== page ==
How can I take calcium?
Calcium supplements are available in several forms:
- Tablets (chewable, dissolvable, extended release, regular release)
- Liquid suspension
Dosage amounts may vary according to several factors, including age, supplement strength, dietary calcium intake, and your reason for taking calcium. The best way to take calcium varies from person to person, based upon age, calcium needs, and health limitations. Talking to your doctor or pharmacist will be helpful in choosing your dose as well as provide you with helpful information on how to properly take the supplement.
What should I know before taking calcium supplements?
Before you take calcium, you should know that, while it is a considered a generally safe supplement, it may not be safe if taken in large unprescribed doses, with certain medications, or by people with certain medical conditions. These conditions include:
- Gastrointestinal problems
- Heart disease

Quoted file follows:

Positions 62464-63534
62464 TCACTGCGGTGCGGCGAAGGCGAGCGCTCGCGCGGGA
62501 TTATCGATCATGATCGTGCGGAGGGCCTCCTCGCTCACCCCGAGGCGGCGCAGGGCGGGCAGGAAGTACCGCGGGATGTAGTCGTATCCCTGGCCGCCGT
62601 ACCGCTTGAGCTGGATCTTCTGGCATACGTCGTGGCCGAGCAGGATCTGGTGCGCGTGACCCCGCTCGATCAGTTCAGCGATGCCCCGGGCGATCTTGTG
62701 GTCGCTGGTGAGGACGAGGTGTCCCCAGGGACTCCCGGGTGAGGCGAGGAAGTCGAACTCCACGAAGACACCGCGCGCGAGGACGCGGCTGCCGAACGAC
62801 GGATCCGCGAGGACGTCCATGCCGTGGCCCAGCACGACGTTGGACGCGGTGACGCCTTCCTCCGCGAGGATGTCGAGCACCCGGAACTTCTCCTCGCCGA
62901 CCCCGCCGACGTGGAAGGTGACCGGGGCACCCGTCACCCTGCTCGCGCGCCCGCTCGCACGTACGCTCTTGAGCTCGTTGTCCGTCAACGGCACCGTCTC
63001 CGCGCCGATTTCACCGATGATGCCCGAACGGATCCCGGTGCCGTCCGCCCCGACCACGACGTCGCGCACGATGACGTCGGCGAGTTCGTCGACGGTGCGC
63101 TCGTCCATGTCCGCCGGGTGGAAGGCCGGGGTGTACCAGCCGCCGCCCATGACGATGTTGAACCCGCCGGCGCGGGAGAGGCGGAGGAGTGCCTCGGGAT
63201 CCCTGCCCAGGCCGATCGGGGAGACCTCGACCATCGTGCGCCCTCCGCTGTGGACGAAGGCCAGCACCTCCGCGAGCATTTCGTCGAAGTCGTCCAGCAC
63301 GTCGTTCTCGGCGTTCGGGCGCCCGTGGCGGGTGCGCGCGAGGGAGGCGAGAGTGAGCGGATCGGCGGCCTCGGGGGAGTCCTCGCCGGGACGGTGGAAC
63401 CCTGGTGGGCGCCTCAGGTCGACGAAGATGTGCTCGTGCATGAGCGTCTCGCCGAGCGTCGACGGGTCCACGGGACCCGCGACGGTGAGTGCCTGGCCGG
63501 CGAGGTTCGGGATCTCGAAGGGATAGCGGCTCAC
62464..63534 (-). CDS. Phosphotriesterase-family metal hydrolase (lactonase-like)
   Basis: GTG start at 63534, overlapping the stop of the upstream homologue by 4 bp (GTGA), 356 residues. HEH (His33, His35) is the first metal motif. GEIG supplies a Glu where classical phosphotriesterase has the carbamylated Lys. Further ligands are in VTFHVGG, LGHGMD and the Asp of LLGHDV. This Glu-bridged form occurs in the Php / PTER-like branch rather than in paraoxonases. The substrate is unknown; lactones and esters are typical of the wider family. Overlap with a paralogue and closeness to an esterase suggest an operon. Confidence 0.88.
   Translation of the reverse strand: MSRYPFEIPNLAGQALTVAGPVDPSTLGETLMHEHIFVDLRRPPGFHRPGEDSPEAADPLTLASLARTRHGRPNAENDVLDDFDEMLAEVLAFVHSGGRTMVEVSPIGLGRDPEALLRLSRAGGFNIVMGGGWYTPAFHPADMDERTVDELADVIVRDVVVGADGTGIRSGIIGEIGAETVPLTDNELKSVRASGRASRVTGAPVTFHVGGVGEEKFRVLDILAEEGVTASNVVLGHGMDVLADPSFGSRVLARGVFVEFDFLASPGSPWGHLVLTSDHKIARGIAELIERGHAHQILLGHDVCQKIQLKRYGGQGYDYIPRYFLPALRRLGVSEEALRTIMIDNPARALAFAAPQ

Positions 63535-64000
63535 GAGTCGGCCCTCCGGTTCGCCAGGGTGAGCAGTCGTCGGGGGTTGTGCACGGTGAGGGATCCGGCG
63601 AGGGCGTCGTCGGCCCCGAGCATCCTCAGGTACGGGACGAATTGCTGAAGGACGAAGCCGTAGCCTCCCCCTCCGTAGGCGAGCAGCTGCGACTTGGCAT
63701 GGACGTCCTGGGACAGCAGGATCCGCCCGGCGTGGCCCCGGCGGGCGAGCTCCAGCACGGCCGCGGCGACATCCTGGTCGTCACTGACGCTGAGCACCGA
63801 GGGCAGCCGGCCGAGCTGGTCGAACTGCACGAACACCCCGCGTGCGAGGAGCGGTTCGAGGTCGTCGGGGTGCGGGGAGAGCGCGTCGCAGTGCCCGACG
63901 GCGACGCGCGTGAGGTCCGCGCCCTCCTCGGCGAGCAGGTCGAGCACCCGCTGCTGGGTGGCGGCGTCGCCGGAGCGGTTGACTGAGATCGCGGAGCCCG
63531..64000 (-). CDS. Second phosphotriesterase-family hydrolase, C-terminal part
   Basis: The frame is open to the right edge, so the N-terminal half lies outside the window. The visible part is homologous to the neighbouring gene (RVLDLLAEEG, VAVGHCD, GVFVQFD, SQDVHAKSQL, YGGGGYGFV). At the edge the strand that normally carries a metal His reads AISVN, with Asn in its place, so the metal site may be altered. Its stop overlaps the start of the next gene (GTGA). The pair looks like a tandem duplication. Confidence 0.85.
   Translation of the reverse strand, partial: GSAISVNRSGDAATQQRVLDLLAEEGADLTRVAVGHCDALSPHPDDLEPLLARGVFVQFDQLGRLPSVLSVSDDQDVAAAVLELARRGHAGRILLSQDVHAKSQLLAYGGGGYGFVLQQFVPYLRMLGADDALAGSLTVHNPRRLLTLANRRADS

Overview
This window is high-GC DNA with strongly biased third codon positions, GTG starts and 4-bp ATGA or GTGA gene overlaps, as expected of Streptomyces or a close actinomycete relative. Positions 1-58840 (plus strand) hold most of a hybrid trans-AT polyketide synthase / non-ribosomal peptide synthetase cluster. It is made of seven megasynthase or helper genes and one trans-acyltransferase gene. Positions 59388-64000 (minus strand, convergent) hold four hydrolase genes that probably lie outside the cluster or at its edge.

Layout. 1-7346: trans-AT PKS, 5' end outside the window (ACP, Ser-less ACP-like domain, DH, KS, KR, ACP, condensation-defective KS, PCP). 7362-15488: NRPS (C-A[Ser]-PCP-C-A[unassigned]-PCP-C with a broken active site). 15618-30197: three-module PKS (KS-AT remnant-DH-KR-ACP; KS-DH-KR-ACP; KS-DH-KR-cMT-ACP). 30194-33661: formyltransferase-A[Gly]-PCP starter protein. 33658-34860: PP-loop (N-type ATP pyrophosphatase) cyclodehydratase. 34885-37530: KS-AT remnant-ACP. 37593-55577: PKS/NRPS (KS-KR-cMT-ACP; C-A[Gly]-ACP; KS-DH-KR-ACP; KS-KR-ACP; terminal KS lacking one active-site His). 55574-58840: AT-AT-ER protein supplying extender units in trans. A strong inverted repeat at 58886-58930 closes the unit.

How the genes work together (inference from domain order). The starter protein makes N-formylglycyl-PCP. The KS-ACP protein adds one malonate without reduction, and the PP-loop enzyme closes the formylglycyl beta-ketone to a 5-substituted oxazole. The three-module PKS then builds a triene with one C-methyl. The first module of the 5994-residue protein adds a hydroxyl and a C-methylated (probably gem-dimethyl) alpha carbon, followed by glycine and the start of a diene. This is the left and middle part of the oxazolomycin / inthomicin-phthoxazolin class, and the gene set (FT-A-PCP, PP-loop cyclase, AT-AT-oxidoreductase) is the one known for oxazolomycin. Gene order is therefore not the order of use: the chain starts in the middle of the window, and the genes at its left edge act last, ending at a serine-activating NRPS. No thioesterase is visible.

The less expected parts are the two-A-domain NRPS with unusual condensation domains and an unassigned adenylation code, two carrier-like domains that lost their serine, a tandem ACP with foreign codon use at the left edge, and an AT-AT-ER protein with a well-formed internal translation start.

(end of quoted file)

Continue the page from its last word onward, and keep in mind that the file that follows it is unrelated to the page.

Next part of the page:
- Hypercalcemia (high calcium levels in blood)
- Hypercalciuria (high calcium levels in urine)
- Too much parathyroid hormone (hyperparathyroidism)
- Too little parathyroid hormone (hypoparathyroidism)
- High or low phosphate levels in the blood (hyperphosphatemia and hypophosphatemia)
- Kidney disease
- Kidney stones
Pregnant or nursing women can take calcium in recommended doses, but it is a good idea to talk to a doctor before choosing the dose. Taking large amounts of calcium while pregnant or nursing can be harmful to the child and the mother. Calcium may cause side effects such as constipation, belching, and gas. If you experience any of the following serious side effects, you should contact your doctor:
- Allergic reaction symptoms
- Excessive drowsiness
- Frequent urination-heart rate changes
- Kidney stones
- Muscle weakness
- Nausea or vomiting
Should I let my doctor know I take calcium?
Yes. Because calcium has the potential to interact with many medications and may affect certain medical conditions, it is a good idea to let your doctor know that you're taking it. Telling your doctor is especially important if you are being prescribed a new medication or any of the medications that are known to interact, or if you have a medical condition that may be complicated by increased calcium. Discussing your calcium supplement with your doctor may also help you determine the correct dosage and way to take it.
View Walgreens.com calcium supplements
If you're looking for more specific answers to specific questions, ask a Walgreens pharmacist here.